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7 Ways to Reduce Your Bounce Rate

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High bounce rates will make any website operator unhappy – but what can you do about it? In this article, we will show you 7 ways to reduce your bounce rate.

The bounce rate of a website shows you what percentage of users leave your website after visiting an individual page. The bounce rate of your website is the percentage of single page visits to your websites: when a user just visits one page of your website without navigating further, this will be calculated as a 100% bounce rate, as only one request to the server is registered.

Generally, the bounce rate is seen as one of the most important KPIs for optimizing your user experience and content, and it is an important ranking factor for Google. It gives you an indication of whether the user’s intent was satisfied or not, and, combined with the average time on page, helps you to draw conclusions on the usability and attractiveness of your website.

Possible causes for a high bounce rate:

1. It’s an individual page with no sub-pages or outbound internal links: In this case, the web analysis tool will not register further page loads unless the user reloads the page. Other tracking methods can be used (for example event tracking or download tracking) to analyze user interaction on this page.

2. Wrong implementation of the tracking code: Every analyzing tool works with a tracking code that has to be integrated into the source code. Implementation errors can lead to the bounce rate being measured to high.

3. Poor page design: If the users on your web-page do not find what they are looking for when scrolling, they are likely to leave the website without navigating further. In this case, restructuring the website can reduce the bounce rate.

4. Poor content: If a website has only been optimized to achieve a high ranking, this could lead to a high bounce rate as the visitor may not find enough information about the topic they are looking for.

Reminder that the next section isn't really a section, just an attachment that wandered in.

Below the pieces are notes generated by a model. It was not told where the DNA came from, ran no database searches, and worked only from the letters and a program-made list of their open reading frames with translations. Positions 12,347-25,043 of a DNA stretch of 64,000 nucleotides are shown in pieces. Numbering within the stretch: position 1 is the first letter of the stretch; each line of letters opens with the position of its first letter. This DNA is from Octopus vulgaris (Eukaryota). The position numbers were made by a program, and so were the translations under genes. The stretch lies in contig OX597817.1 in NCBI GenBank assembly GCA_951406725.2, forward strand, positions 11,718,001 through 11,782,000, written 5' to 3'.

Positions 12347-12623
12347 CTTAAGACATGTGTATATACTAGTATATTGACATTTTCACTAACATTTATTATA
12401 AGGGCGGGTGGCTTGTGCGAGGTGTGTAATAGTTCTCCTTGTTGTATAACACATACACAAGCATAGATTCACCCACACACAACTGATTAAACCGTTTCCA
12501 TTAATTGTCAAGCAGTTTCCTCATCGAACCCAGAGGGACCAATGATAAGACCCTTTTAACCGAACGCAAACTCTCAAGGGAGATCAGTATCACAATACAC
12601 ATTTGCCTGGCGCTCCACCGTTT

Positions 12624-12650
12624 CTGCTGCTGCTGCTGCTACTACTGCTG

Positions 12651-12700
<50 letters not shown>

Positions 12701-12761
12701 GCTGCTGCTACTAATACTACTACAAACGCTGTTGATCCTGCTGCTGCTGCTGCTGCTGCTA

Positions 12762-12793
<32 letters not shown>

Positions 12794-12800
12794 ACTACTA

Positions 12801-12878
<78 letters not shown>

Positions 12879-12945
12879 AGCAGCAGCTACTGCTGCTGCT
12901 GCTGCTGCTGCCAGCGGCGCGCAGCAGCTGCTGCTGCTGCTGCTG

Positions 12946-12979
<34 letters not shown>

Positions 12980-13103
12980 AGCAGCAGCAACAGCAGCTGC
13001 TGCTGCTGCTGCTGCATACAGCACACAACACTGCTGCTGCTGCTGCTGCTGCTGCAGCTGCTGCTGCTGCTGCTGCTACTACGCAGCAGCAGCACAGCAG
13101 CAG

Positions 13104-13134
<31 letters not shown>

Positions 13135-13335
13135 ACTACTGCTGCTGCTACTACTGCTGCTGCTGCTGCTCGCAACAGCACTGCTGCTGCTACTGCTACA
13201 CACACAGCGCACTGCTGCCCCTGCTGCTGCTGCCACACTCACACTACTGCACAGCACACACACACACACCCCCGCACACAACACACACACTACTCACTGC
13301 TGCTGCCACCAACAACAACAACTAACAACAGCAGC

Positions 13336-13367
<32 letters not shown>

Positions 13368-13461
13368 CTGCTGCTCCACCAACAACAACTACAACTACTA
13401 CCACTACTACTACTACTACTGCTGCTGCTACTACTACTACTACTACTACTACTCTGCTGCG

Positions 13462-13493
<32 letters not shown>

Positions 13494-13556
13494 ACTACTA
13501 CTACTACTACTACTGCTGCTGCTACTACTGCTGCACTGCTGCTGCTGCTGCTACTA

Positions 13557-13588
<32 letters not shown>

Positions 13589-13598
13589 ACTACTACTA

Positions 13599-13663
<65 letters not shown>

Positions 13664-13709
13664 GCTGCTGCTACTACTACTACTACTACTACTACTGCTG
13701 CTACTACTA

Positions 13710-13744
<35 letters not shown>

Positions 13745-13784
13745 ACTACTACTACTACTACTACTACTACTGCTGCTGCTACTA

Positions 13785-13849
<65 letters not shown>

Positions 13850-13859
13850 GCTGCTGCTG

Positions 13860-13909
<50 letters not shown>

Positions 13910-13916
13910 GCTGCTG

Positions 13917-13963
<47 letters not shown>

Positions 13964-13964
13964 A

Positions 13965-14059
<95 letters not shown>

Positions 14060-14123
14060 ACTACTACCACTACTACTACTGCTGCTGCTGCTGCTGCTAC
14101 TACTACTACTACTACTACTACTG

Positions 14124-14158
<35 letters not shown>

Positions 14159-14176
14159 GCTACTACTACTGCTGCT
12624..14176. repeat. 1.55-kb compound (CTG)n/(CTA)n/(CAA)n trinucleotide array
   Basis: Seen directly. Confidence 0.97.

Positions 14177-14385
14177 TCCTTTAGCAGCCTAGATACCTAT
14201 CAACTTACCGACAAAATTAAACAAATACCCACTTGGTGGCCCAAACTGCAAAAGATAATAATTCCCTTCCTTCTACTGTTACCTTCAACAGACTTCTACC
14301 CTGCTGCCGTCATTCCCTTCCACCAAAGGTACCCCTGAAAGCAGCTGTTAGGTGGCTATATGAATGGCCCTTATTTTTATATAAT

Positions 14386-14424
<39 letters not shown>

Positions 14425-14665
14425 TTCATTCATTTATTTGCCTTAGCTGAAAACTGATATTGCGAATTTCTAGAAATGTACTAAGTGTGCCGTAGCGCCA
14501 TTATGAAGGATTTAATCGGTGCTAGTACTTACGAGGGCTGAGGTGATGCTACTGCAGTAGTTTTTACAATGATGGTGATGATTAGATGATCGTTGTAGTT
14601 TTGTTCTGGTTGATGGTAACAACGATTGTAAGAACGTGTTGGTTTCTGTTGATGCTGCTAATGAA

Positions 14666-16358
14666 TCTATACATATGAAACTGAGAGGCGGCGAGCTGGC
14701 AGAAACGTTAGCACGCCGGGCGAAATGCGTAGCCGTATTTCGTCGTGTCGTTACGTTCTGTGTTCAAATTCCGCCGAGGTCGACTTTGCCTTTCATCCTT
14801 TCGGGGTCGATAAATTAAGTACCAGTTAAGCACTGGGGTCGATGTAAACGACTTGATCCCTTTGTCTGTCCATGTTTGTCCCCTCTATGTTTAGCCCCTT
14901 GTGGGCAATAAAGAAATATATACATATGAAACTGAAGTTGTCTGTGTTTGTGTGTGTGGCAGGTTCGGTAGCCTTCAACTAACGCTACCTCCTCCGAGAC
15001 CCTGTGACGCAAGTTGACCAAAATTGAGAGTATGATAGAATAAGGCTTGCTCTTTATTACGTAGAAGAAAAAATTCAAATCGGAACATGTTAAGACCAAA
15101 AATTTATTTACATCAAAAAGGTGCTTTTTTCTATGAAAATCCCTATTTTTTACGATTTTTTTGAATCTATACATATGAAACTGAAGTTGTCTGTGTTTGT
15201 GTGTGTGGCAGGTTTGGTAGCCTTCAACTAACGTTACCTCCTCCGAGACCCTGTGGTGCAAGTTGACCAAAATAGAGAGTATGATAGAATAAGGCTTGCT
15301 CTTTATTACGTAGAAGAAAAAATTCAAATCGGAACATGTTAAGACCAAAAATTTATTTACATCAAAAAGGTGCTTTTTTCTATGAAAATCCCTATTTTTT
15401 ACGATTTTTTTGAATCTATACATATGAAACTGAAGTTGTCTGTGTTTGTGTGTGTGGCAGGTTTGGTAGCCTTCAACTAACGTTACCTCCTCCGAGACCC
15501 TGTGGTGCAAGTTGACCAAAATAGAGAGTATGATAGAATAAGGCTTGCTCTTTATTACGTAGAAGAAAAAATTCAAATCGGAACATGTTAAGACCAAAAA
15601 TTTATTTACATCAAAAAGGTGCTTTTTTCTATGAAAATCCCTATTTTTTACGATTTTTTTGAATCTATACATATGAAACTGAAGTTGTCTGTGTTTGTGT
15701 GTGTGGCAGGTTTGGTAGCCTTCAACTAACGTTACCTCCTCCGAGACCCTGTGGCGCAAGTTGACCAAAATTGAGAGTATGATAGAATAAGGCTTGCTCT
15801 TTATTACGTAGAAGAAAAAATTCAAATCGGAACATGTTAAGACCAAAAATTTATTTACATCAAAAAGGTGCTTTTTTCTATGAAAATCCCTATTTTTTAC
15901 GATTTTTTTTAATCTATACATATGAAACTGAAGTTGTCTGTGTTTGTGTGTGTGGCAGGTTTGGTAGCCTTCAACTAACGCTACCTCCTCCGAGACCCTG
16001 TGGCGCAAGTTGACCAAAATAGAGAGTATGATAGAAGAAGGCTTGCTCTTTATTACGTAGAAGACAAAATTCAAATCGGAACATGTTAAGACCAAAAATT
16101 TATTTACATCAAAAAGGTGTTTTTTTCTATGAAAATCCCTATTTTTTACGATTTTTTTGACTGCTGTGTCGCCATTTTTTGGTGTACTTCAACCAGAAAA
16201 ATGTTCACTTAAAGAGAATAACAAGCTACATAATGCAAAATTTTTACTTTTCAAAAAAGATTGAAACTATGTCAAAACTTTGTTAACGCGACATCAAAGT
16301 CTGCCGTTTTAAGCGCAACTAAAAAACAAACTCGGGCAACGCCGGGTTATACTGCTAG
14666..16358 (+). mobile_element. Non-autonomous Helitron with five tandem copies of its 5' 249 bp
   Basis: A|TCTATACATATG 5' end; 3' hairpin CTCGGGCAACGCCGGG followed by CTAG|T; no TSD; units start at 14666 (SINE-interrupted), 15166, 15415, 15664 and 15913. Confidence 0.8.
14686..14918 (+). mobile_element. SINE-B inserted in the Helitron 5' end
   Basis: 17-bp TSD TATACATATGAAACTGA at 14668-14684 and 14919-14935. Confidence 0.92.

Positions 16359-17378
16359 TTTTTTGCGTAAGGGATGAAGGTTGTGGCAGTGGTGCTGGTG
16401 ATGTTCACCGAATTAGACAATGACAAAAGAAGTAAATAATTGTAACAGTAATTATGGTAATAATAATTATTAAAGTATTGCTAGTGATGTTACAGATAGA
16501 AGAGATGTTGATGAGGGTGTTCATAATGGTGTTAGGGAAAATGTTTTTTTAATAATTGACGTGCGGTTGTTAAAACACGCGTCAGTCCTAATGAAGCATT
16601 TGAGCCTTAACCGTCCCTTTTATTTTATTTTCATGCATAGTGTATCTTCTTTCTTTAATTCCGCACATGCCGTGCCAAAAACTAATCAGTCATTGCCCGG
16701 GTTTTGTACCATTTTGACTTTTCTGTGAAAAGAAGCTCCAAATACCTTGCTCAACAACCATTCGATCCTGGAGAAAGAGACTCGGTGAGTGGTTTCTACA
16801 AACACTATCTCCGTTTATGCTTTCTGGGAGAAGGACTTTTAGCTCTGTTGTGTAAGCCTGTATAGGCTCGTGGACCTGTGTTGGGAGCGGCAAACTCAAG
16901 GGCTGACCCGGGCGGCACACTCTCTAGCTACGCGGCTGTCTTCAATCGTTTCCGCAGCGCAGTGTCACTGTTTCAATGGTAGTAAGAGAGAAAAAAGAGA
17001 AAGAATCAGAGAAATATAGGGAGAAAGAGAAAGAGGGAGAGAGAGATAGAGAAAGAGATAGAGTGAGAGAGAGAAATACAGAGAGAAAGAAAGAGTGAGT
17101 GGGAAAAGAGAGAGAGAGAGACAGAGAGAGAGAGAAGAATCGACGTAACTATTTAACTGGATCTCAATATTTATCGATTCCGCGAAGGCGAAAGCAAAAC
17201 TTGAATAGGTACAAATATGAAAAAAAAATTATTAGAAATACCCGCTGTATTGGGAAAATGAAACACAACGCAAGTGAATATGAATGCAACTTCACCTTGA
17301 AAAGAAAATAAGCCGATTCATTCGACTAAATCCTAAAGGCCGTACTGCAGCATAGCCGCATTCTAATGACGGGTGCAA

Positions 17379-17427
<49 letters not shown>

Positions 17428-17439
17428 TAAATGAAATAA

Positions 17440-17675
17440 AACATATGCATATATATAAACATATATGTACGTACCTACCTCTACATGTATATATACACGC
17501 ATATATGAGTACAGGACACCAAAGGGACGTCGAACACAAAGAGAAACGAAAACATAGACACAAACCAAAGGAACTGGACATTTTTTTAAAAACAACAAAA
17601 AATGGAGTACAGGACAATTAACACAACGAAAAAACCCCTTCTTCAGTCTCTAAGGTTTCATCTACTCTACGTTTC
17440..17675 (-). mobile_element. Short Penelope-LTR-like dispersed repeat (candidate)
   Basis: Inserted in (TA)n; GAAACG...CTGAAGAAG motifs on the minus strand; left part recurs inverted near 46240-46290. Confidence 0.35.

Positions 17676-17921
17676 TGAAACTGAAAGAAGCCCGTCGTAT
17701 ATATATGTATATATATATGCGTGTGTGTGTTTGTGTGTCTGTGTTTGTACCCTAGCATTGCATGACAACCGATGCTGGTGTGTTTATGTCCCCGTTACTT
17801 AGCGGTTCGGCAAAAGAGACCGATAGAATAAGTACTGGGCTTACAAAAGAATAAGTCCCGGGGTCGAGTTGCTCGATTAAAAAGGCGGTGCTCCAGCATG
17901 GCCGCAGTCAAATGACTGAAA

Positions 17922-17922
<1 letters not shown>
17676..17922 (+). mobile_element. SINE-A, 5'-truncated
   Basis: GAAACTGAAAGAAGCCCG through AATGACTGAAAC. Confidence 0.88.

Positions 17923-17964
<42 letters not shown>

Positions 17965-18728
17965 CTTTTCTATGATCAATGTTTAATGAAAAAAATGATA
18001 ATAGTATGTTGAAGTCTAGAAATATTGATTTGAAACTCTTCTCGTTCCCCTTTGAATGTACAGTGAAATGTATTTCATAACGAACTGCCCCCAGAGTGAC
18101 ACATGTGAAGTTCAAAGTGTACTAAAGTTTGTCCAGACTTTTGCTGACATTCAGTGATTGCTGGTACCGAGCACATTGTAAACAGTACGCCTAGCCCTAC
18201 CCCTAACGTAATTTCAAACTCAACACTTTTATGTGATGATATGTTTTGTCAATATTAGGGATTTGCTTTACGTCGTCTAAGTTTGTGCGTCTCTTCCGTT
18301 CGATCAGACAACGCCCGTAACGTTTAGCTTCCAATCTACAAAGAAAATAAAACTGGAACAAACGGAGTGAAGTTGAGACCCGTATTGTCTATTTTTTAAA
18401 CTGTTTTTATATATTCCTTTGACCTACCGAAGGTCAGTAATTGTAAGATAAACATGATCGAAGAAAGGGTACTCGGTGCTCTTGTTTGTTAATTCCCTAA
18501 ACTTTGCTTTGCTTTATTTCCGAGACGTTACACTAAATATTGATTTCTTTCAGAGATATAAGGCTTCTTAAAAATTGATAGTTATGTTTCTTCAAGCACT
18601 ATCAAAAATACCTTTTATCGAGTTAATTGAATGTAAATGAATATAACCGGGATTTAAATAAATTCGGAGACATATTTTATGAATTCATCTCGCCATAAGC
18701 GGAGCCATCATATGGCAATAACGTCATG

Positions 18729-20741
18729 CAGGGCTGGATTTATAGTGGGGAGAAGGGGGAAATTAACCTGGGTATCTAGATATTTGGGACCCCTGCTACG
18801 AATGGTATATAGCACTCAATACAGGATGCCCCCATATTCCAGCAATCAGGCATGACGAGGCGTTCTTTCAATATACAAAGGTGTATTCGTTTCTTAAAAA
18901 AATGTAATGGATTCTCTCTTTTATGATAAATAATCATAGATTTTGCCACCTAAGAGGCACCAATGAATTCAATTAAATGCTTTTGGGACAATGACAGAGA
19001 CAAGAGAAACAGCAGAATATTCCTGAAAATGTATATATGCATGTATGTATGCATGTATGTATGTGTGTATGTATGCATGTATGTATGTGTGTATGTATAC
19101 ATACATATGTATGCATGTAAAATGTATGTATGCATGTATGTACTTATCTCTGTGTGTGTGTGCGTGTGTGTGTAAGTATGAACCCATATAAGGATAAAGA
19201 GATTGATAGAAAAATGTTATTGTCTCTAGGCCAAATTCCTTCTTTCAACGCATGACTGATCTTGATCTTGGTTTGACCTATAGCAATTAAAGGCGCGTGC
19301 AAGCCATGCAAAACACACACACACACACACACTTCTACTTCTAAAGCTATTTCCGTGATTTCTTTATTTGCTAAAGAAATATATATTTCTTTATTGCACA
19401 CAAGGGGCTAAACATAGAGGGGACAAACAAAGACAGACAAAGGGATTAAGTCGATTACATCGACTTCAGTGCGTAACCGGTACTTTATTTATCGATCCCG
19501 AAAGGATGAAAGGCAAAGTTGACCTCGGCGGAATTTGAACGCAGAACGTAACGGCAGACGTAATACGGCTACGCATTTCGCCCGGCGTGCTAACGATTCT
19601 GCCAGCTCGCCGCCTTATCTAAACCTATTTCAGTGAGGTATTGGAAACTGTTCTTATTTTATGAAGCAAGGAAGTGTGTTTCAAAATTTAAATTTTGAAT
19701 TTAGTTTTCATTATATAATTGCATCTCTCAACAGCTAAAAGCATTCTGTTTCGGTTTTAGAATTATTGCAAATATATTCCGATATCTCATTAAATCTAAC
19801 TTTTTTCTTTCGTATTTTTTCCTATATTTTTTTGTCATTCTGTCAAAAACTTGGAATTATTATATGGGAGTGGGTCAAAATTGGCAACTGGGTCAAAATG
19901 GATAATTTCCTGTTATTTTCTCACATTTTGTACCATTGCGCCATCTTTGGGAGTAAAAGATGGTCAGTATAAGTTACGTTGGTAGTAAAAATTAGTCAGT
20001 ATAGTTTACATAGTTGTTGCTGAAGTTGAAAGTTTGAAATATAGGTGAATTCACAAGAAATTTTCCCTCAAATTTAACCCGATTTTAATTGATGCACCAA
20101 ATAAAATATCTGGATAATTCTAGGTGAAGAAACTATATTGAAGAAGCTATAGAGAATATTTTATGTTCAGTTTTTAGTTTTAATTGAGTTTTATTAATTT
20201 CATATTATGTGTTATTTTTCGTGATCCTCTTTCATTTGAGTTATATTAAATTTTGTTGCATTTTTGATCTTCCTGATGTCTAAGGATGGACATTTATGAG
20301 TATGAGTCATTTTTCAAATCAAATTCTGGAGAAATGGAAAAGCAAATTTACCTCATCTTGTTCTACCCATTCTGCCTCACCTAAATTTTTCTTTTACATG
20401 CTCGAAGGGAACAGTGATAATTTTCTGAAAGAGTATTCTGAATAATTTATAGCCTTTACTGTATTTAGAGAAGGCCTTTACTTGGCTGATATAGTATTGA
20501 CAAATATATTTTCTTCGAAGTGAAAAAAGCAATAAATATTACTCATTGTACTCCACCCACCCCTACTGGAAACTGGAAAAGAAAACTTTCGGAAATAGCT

Is a High Bounce Rate a Bad Sign?

Whether the high bounce rate is a bad sign or not depends on many different factors, such as the page structure and the type of website. If the homepage is the starting point for sub-pages on your website, such as product pages, and the success of your website is based on users visiting multiple pages, a high bounce rate on the homepage is not a good sign.

However, for websites such as a blog, a high bounce rate of over 80% won’t be very noticeable, and will not have a particular impact on your website’s success.

The bounce rate can therefore mean different things in different situations!

In general, a high bounce rate should not necessarily be seen as negative. Even a visitor who only calls up one URL of your website can be valuable, as long as they interact and engage with the content on your page.

Nevertheless, a high bounce rate often leads to concern.

In order to assess the quality of your content and the bounces, you should define what qualifies as a bounce for your page, for example, a bounce could be visitors who leave the page within the first 10 seconds. You can set an automatic event that will be triggered in your Google Analytics tracking after the user spends of certain number of seconds on the page.

A Practical Example

The effect of permanent monitoring and optimization of the bounce rate can be seen in an example from the suxeedo Online Magazine: In July 2015, an article about content seeding was published on this blog. It steadily ranked better and better over time, but its ranking suddenly deteriorated without the editors making any changes to the text.

Development in bounce rate

Figure 1: Development of the bounce rate of the seeding article between July 2015 and September 2017

In response to the slowly increasing bounce rate, a user engagement optimization of suxeedo was performed. Share and Like buttons were introduced, the readability of the text improved by the integration of new graphics, and the internal links strengthened. This improved the bounce rate, and it soon got back to the initial ranking values.

To further reduce the bounce rate, a video was produced to better clarify the claims and arguments cited in the article. This increased the traffic and the bounce rate dropped again, now reaching its lowest point.

It Depends on These Success Factors

What factors should you consider when reducing your bounce rate? Here are seven practical tips:

1. Internal Links

Internal links are among the most important SEO factors, and they also have a significant impact on the bounce rate. Even when the users are on the landing page, they may not find the content they were looking for.

If you have several links that lead to related sub-pages, you increase the chance of bringing the user’s search to a successful conclusion and, at the same time, providing them with a wide range of choice.

2. Good readability